“To walk the city and its environs is, in a very powerful sense, to use it,” Self says. “The contemporary [walker] is by nature and inclination a democratizing force who seeks quality of access, freedom of movement and the dissolution of corporate and state control.”
Self makes the point that there are two types of walking. The first, such as walking to work, has an obvious objective, and the second, walking simply for the sake of it, serves “as a resource that can refresh us physically, aesthetically and even spiritually.”
Self writes about the surrealist poet Louis Aragon, who, drawing on foot-bound ventures around Paris, described how the walker could, if sufficiently alive to nuances of place and atmosphere, experience the “moment.” This, Self says, is the “ambulatory equivalent of the sort of insights the surrealists believed they received from dreams, séances, automatic writing and other methods they used to short circuit the deadening influence of rationality.”
But increasingly we are boxing ourselves in with rationality, data, and sheer laziness. Self notes that with each passing year, the number of journeys taken on foot declines. At the current rate, walking may die out as a means of transport by the middle of this century.
I ask, as I have so many times before, what is it about the utterly ordinary act of walking that turns people into such insufferable wankers?
We spent last weekend walking around the university and its surrounding streets and footpaths. It’s one of our favorite things to do. Whenever our business travels take us to a university town, we like to spend a couple hours in the early morning strolling around campus and downtown with only the birds, squirrels and chipmunks for company. That’s in addition to the mountain hikes we also enjoy. I say all this in the hope of establishing my ambulatory bona fides so that you won’t be too dismissive when I tell you that all this romantic rhetoric about the mystical salvation to be found on foot is no different from any other marketing manure. Walking is an enjoyable activity in and of itself, but it’s not a cure for the tragedy of the human condition. Before the first step, or after a thousand miles, it makes no difference. You’re still going to be largely the same person with the same weaknesses and problems.
When luxuries and comforts become too widespread and easily obtained, the only way for snobs to distinguish themselves is to pretend that they’re privy to a secret truth hidden in plain sight, unavailable to the uninitiated. When possessions are too common, you start selling experiences. People, being a social species, naturally feel insecure and uncomfortable when others snub them. Oh, no! Is it because my armpits stink, or because I haven’t appreciated the right art in the right way while partaking of the right travel experience? Either way, there’s someone waiting to sell you the temporary answer. No one is ever content where they are; we’re always easily convinced that lasting satisfaction lies elsewhere, and thus spend our time pursuing carrots dangling from sticks attached to our bridles. An article like this doesn’t exist to share the subtle pleasure that a long walk can bring; it exists to make you feel anxious about the degraded state of the world, afraid that cool artists like J.G. Ballard and Will Self might see you as one of those simple-minded, suntanned wage slaves, and desperate for reassurance that an ecstatic alternative exists to the ordinary chore of getting on with life as best as you can. Walk on, dear reader, walk on.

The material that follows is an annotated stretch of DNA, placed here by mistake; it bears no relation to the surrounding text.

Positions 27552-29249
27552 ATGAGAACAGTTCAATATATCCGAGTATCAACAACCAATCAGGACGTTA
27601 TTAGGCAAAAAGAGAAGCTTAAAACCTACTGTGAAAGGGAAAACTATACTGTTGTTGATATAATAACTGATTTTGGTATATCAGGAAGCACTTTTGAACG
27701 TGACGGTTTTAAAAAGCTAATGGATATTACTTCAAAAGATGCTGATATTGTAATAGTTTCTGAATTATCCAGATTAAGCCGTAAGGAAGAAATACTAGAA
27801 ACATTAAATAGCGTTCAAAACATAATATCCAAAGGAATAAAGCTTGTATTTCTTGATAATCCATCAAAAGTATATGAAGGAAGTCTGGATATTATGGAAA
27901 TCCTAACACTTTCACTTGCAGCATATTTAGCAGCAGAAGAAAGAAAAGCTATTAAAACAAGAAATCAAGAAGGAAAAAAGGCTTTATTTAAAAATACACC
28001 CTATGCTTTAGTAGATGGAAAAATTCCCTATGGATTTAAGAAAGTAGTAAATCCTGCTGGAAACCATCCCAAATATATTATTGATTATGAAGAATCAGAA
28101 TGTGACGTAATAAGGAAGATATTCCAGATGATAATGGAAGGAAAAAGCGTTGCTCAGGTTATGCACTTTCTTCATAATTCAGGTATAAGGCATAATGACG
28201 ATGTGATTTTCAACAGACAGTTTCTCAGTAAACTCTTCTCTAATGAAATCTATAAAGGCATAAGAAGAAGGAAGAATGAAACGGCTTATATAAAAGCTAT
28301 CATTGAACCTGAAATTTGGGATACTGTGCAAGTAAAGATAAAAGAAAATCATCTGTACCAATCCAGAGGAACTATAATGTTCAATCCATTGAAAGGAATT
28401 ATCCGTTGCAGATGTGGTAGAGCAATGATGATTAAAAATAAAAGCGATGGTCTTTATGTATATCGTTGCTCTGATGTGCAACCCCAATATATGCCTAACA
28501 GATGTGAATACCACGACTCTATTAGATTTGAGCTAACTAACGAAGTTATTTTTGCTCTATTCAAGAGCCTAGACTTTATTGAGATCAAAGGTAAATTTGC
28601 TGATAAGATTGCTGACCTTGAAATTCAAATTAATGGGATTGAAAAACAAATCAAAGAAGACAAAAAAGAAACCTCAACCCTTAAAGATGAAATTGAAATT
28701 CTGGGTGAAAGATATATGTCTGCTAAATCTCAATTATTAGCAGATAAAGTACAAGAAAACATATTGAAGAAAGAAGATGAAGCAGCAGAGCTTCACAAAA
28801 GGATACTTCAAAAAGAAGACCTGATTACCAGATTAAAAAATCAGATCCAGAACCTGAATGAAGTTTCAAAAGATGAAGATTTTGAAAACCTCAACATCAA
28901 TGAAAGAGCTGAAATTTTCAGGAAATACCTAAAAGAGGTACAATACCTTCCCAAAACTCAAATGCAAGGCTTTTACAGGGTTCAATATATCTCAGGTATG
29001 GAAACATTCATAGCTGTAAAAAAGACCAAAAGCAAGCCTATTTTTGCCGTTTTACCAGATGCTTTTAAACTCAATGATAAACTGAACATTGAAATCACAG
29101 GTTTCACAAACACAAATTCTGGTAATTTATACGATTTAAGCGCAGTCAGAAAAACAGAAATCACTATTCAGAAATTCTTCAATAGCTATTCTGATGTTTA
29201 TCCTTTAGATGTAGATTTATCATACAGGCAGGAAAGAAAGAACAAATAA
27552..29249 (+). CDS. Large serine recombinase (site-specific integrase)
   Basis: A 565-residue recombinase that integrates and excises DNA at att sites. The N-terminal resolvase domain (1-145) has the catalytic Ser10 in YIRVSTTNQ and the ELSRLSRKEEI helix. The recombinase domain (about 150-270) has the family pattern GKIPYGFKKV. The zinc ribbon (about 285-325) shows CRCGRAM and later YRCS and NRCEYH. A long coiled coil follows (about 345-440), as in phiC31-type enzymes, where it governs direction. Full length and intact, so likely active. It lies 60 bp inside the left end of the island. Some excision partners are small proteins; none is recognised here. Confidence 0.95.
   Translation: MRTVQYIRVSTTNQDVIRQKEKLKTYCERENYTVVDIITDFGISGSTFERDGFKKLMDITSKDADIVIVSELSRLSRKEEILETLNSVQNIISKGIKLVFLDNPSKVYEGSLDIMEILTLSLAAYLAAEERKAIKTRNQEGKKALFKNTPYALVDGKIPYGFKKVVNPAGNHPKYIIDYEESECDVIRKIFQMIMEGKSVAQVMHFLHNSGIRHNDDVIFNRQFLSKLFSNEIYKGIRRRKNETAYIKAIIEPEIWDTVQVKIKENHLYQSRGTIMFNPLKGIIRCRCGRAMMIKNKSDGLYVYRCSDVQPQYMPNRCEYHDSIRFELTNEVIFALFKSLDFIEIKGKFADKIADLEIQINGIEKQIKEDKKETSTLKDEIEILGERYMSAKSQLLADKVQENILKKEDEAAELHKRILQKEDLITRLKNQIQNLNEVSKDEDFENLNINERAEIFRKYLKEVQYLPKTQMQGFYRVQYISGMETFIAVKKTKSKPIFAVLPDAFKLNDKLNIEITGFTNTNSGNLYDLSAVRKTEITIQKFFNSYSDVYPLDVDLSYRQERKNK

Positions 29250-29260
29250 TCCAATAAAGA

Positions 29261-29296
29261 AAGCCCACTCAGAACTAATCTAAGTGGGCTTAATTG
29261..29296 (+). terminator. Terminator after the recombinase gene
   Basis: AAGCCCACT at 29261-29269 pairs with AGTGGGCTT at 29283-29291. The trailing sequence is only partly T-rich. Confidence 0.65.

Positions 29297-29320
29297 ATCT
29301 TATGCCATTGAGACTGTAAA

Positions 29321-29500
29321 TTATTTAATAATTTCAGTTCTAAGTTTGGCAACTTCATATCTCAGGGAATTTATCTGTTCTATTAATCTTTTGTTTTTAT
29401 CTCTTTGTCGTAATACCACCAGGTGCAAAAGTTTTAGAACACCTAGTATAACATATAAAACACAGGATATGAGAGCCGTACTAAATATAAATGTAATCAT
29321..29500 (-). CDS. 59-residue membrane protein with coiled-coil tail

April 3, 2019 @ 1:36 pm
“When possessions are too common, you start selling experiences.”
That very nicely captures so much of the BS of marketing and popular culture today. (Is there a difference between marketing and popular culture today? Not much, I think.)
April 3, 2019 @ 5:51 pm
Joseph Heath and Andrew Potter wrote a book, Nation of Rebels, about how consumerism, rather than being driven by mindless sheeple trying to keep up with the Joneses, owes more to the cutting-edge hipsters searching for a new way to distinguish themselves from the herd. I loved the book because so many books on the topic are typical Marxish diatribes about false consciousness and evil capitalists; this was a wry, ironic perspective on the unintended consequences of anti-consumerist logic, where even political idealism ends up becoming just another lifestyle choice, complete with accessories. Case in point: at a booksale last weekend, the guy two spots behind us in line was wearing a t-shirt that said: “Antifa United: Remembering Means Fighting,” with images of three balaclava-clad heroes in battle poses. (His VW bug had a sticker in the window of the old Dead Kennedys’ song title, “Nazi Punks Fuck Off,” along with related revolutionary slogans.) I immediately wondered who was selling these shirts, and what they did with the filthy profits.
Anyway, once you see the dynamic that Potter and Heath describe, you see it everywhere. Nothing is too ordinary to avoid being turned into a status competition by those who desperately want to be recognized as special.